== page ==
‘It wasn’t until I read your article that I knew for sure; my mother is indeed a narcissist’

November 17 2008

‘It wasn’t until I read your article that I knew for sure; my mother is indeed a narcissist’

November 17 2008

‘It wasn’t until I read your article that I knew for sure; my mother is indeed a narcissist’



THANK YOU for your article on the new frugality and how it could make us healthier and happier (“Living on less,” Business, Nov. 3). The recent global financial disaster has emphasized the need to rethink our economic model. The current model predicated on greed and unbridled capitalism has led us not only to the current disaster but to a society that displays excessive consumerism, growing income disparity and greed at the expense of the environment and the collective good of Canadians. We need an overhaul of government regulations to redefine our approach to the economy and capitalism, with strict limits on compensation for executives, a wage for working people that guarantees a respectable standard of living, better use and protection of our natural resources, and a more agreeable attitude toward the common good among Canadians.

Gary Lewis, Owen Sound, Ont.

WHILE MUSING OVER a pint and some burnt ribs at my local pub, it occurred to me that we needed something to lead us out of the wilderness and into a more frugal lifestyle. Here it is: know when you’re content. We are all agitated and obsessed with making more money and buying more stuff. We are tense and distracted, and our judgments are clouded. This same restlessness appears to have settled into our relationships; spouses are replaced just as fast as we replace our things with the next clever gadget. Most of us already have what we need to find contentment, but it is difficult to recognize through the fog of modern living. What’s the point of a high-definition TV when your life is so low-definition you can’t see clearly?

Peter Waugh, North Vancouver

OUR WESTERN LIFESTYLE and way of life is a product of cheap fuel and cheap land. Both are over. We have squandered some of our most productive agricultural land in the name of suburbia. But the pendulum has begun to shift and we will be a better society for it in the long run. Our urban centres will become desirable, walkable communities, mass transit, high-speed trains will become a reality, the air we breathe will be cleaner and the environmental legacy we leave to our children will be a little lighter.

Gaetano Gino Di Ponio, Windsor, Ont.

THERE’S LITTLE JOY in frugality when you live on very little income and all your life’s expenses have gone up in price. Many basic food staples such as wheat products have gone up by over 100 per cent, property taxes have skyrocketed, and the total lack of infrastructure makes us dependent on high fuel costs for the vehicles we need to get around. There is little public transportation in most rural areas, and if there is service, you pay $10 for the 30-km trip to the nearest shopping mall. Frugal is when you have it and use it sparingly; poverty is when you don’t have it, so you can’t use it at all. But don’t forget to be joyful about it.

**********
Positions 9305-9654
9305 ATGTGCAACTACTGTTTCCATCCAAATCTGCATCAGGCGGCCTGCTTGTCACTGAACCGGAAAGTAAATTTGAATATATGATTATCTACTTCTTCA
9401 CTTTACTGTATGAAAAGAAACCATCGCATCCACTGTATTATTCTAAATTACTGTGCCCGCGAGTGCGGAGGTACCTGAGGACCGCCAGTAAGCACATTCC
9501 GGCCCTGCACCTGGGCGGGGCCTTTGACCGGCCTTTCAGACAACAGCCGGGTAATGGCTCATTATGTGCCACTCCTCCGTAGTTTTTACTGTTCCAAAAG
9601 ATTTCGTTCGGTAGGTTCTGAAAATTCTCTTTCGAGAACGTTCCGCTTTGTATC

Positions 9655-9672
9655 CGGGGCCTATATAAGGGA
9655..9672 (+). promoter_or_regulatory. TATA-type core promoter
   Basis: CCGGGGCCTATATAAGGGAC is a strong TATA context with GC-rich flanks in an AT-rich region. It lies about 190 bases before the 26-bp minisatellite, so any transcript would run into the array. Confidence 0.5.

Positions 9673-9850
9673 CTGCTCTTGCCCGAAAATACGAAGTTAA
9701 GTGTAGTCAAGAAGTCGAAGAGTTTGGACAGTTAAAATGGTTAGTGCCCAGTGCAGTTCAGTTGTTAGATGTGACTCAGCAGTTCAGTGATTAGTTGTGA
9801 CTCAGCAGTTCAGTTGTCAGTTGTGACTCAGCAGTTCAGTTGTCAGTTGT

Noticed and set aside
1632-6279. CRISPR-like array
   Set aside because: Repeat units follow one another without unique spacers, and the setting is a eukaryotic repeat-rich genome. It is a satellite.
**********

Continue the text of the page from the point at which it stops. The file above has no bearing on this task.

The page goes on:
Helmut Mayer, Meaford, Ont.

AFTER MARRYING 10 years ago, my husband and I decided that we would forgo many things in order to pay off our mortgage as quickly as possible. Many of our colleagues and friends questioned our choice, and even laughed at us for our frugality. We chose to buy a starter home rather than a huge mansion-style house, to cook meals at home rather than go out to restaurants, to borrow books, DVDs and CDs from the library, to buy second-hand clothes for ourselves and our children, and to give inexpensive but thoughtful gifts to each other for Christmases and birthdays. Our first mortgage was paid off after seven years, after which we bought a larger home, which we aggressively paid off as well, later selling it for a small profit. We now have the satisfaction of knowing that our current mortgage will be paid off in five

years, our cars are paid for, and our children know the value of a dollar. Yes, our savings and pensions have taken a hit, but by saving literally hundreds of thousands of dollars in interest on our mortgages, we can more easily weather the current economic climate. Who’s laughing now?

Jonquil Garrick, Rockland, Ont.


FOR A NUMBER of years now I have suspected my mother was narcissistic, but until I read Julia McKinnell’s article (“When your mother’s a narcissist,” Help, Nov. 3), I couldn’t be sure. Now I feel vindicated; my mother is indeed a narcissist. In fact, this article could have been written about her exclusively. My mother made my life so intolerable that, in my pain, I thought I was surely alone in suffering such anguish. I now realize that many others must have been undergoing similar angst.

Wilma Ferguson, Stratford, Ont.